Coronavirus recovery: Johnson has to square the circle between traditional Tory values and demands to tax and spend | Politics News

Another day, another announcement on job losses.

On Monday it was Pret A Manger‘s turn to announce lay-offs as the food-to-go chain warned it would have to close 30 stores and lose “1,000 plus jobs” if sales of sandwiches and take-out soup don’t get back to at least half of their pre-coronavirus levels by September.

With turnover in its stores at quarter of normal levels, Pret is burning through more than £20m in cash a month.

It is an all too familiar story in an economy that has been ravaged by coronavirus. Job losses in the coming months could enter the millions – levels not seen since the 1980s – as the economic fall-out of the public health crisis hits our high streets, our hospitality industry, our manufacturing and aviation sectors.

Boris Johnson, pitching himself as a modern day incarnation of the US President Franklin D Roosevelt, promised

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Markets look to economic recovery and vaccine hopes

European markets are set for a bounce on Monday morning as investors focus on the prospect of economic recovery and progress on potential coronavirus drugs, shrugging off concerns about a further acceleration of the pandemic.

Britain’s FTSE 100 is seen around 86 points higher at 6,243, Germany’s DAX is expected to jump by around 252 points to 12,780 and France’s CAC 40 is set to climb by around 98 points to 5,105, according to IG data.

Stocks in Europe look set to follow the trend set in Asia overnight as mainland Chinese stocks rallied on bullish sentiment, with the Shanghai composite surging more than 4% to lead gains.

The European Commission said Friday that conditional approval had been granted for Gilead’s antiviral drug remdesivir to be used in the EU, making it the first authorized treatment for the virus in the region. The Sunday Times newspaper then reported that the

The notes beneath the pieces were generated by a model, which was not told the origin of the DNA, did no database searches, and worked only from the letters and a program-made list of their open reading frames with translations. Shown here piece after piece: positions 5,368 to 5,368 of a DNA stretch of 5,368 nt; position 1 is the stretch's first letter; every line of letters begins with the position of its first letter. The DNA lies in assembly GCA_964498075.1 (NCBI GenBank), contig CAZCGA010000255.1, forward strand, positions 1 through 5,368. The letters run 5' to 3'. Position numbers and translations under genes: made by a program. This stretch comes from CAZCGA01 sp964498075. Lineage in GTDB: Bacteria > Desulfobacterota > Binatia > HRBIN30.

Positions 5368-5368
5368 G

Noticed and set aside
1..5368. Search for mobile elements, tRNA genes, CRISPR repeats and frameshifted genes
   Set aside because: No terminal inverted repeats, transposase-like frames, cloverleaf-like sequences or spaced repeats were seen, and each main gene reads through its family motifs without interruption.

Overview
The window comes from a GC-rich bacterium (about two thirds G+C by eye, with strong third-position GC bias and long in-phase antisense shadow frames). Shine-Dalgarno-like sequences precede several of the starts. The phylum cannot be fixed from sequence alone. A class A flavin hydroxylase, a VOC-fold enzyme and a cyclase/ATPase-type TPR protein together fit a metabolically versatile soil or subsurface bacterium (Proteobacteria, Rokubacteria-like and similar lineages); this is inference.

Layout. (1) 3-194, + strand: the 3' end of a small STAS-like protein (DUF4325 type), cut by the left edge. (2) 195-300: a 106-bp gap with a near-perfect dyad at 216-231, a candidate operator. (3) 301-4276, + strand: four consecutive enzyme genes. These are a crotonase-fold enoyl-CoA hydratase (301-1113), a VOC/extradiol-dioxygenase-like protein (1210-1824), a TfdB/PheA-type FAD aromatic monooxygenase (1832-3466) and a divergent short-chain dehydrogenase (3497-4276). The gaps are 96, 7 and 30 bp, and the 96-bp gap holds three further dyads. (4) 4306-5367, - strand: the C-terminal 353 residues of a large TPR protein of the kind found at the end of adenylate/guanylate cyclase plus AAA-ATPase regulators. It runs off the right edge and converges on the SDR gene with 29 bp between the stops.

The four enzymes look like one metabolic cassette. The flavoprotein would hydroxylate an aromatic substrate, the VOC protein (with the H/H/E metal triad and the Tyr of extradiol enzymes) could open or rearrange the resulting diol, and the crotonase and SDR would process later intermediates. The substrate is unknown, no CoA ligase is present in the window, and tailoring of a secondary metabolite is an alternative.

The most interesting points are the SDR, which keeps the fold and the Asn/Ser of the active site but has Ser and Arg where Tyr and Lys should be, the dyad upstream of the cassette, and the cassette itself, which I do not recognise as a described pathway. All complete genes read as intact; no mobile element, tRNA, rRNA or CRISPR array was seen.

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The shape of the recovery is not given, but must be decided

Where is the UK in managing the economic impact of Covid-19? This week, Andy Haldane, chief economist of the Bank of England, gave a fascinating answer to this question: “There is a debate about which letter of the alphabet will best describe the path of the economy, with some scepticism about the V-shaped . . . path in the Bank’s May Monetary Policy Report. It is early days, but my reading of the evidence is so far, so V.”

I was among those sceptics. So let us examine what Mr Haldane is saying. He is dividing the impact of Covid-19 into four metaphorical quarters. The first is the initial impact of the virus; the second is the short-term recovery; the third consists of second-round effects on spending and employment; and the fourth is the longer-run impact.

The first quarter summary is clear: “Compared with the fourth quarter of

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Calls for green bank mount amid UK recovery plans

Business groups, economists and local leaders have urged ministers to create a “Green Infrastructure Bank” as part of Boris Johnson’s state-led recovery from coronavirus to ensure that efforts to stimulate the economy do not overlook the UK’s climate targets.

The push comes after green groups criticised the prime minister’s £5bn in new infrastructure spending announced earlier this week for being too light on green measures.

“We really need a national investment bank,” said Nicholas Stern, chair of the Grantham Research Institute at the London School of Economics. “It can have a very powerful effect, help bring down the cost of capital, and allow the private sector to come in.”

The rationale is to have a dedicated institution that could help finance climate-related projects that might otherwise struggle to access affordable capital, such as early-stage tech projects.

Lord Stern, who authored the UK’s official report on the economics of climate change

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